Transpo, alcohol, food prices grew fastest since Ukraine invasion

Prices of transportation, alcohol, and food accelerated the most since the invasion of Ukraine, according to government data. (Photos [left to right]: Ryan Eduard Benaid/SOPA Images/LightRocket, JAY DIRECTO/AFP, JAM STA ROSA/AFP via Getty Images)
Prices of transportation, alcohol, and food accelerated the most since the invasion of Ukraine, according to government data. (Photos [left to right]: Ryan Eduard Benaid/SOPA Images/LightRocket, JAY DIRECTO/AFP, JAM STA ROSA/AFP via Getty Images)

Data from the Philippine Statistics Authority (PSA) shows that among all commodity groups, the prices of Transport, Alcoholic Beverages and Tobacco, and Food and Non-Alcoholic Beverages grew the fastest since January – roughly a month before Russia invaded Ukraine.

The invasion of Ukraine was associated with higher oil prices, due to sanctions on Russian oil and petroleum production importation which led to a disruption of the global oil supply chain.

The “all items” commodity group, meanwhile, grew by 3.13 percent. This simply means that all prices in the market generally increased by 3.13 percent. If a basket of goods in the market was represented by P100, that basket now costs P103.13.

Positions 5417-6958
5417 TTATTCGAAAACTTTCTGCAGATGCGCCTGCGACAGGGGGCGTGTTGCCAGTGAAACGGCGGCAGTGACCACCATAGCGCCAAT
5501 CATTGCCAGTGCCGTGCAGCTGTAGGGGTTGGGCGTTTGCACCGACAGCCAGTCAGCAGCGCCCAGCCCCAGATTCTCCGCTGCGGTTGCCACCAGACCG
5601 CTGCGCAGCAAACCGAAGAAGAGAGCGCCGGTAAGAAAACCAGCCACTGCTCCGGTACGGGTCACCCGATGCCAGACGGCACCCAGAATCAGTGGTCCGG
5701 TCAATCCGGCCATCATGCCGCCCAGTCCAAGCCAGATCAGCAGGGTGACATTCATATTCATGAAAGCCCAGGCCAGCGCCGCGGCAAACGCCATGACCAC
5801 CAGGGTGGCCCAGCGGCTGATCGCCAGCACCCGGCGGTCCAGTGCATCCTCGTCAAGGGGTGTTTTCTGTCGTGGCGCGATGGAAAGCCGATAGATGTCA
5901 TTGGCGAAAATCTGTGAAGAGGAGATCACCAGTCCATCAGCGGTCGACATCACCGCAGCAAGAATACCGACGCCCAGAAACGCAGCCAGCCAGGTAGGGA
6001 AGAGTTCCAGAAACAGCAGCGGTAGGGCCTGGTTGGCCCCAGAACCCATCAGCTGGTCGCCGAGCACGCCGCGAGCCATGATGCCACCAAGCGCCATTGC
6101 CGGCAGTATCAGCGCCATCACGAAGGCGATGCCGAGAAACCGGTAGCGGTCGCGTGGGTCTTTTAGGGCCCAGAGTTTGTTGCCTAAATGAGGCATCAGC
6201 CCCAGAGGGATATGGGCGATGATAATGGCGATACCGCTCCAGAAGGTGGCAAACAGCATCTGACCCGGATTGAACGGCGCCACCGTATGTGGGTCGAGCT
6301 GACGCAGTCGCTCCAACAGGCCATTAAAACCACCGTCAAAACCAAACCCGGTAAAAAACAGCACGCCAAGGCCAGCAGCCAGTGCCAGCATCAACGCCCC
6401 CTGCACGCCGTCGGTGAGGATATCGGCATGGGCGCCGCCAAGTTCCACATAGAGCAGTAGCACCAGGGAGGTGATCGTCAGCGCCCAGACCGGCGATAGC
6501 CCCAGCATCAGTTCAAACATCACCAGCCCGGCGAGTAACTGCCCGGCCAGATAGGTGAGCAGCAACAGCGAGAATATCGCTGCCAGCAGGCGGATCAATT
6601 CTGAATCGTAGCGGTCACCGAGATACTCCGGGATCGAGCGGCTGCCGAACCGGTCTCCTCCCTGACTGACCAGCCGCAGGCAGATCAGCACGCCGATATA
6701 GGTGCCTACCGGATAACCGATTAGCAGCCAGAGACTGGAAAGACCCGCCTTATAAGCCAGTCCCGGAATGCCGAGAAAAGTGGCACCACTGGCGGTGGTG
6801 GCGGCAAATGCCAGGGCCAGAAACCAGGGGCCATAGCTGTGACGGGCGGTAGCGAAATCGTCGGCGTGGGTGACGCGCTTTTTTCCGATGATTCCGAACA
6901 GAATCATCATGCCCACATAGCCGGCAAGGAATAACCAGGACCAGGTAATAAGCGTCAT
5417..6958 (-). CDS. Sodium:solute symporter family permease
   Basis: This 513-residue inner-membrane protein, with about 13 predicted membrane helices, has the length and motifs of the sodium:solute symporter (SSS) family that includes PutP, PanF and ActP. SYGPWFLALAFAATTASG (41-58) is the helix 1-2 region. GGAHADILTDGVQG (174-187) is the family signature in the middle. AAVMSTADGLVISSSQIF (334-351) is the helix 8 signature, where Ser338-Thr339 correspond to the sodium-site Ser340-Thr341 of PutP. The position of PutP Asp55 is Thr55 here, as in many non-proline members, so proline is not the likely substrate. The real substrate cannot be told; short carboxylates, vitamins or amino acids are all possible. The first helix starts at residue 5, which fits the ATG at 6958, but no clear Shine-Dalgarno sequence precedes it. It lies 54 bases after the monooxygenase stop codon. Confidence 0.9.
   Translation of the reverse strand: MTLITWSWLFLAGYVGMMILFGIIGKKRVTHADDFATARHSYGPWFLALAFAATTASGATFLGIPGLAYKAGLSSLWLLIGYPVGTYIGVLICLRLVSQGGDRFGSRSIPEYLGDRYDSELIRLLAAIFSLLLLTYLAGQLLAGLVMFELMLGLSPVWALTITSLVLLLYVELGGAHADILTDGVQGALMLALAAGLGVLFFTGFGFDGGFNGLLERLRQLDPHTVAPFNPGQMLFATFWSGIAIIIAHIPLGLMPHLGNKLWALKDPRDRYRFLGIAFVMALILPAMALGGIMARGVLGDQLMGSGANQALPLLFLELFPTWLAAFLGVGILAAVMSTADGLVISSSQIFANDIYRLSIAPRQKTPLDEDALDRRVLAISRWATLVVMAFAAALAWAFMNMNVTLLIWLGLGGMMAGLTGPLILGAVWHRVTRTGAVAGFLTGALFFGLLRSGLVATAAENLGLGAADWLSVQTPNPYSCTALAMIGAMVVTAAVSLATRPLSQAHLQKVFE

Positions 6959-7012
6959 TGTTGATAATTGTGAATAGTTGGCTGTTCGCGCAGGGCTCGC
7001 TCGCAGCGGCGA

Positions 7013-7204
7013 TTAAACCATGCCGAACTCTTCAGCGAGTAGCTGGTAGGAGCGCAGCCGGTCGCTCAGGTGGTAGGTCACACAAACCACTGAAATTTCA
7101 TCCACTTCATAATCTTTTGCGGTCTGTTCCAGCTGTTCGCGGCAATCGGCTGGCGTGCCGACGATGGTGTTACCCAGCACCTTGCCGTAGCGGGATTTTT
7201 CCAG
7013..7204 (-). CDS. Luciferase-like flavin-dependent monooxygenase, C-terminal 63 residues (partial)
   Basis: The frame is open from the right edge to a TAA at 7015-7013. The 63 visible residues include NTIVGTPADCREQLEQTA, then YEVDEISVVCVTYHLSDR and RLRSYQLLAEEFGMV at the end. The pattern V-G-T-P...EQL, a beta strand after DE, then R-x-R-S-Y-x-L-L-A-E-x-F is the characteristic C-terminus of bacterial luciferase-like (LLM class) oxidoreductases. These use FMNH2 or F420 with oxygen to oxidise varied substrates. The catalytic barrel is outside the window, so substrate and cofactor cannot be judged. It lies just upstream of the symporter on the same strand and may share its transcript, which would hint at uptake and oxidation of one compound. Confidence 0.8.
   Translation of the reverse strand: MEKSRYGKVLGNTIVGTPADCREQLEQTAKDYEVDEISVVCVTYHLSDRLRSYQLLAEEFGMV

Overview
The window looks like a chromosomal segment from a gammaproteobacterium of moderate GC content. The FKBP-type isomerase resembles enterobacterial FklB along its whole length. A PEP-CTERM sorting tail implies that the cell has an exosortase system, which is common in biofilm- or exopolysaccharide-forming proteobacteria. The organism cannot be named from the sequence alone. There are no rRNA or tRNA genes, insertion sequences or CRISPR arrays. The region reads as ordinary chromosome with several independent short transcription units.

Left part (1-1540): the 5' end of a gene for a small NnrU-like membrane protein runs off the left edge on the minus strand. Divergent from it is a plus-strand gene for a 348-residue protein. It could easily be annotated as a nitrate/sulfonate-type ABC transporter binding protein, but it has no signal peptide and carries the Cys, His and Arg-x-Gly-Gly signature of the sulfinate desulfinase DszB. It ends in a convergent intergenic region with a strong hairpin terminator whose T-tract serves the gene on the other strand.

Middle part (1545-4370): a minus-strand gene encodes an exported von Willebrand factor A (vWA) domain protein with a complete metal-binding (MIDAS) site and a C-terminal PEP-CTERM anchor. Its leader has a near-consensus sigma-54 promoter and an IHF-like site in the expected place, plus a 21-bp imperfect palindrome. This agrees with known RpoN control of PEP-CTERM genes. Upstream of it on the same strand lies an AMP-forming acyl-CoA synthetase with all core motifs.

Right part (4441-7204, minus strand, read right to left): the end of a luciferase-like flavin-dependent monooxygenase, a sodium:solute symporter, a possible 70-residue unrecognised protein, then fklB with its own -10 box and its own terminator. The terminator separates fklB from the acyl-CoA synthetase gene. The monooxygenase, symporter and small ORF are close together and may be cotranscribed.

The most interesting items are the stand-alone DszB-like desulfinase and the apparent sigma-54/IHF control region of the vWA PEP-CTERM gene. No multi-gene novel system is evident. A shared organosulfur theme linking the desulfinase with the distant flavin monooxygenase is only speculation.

Out of all commodity groups, transportation prices grew fastest. This was apparent in the Land Transportation Franchising and Regulatory Board (LTFRB)’s approval of a P10 minimum fare starting June 9 for Public Utility Jeepneys (PUJs). Not even a month later, the agency again approved a P1 provisional hike, making the minimum fare P11 since July 1.

Price increases can also be felt in the rice industry, which experienced a 1.52 percent inflation rate between January and June 2022. Comparing retail price data for some types of milled rice between these two months, both imported and local well-milled rice increased by 5 and 2.5 percent, respectively. Meanwhile, the price of imported regular milled rice increased by 1.35 percent.

These levels of inflation recently prompted the Bangko Sentral ng Pilipinas (BSP) to raise interest rates to 3.25 percent. This means that it will be more expensive for smaller banks to borrow from BSP, making it costlier for individuals and firms to borrow from smaller banks. The end effect is to curb inflation because spending is discouraged.

In light of skyrocketing oil prices, progressive groups such as Anakpawis party-list called on to discontinue the implementation of the Oil Deregulation Law and Value Added Tax (VAT) on petroleum products, which burdens consumers especially during oil price hikes.

Mark Ernest Famatigan is a news writer who focuses on Philippine politics. He is an advocate for press freedom and regularly follows developments in the Philippine economy. The views expressed are his own.

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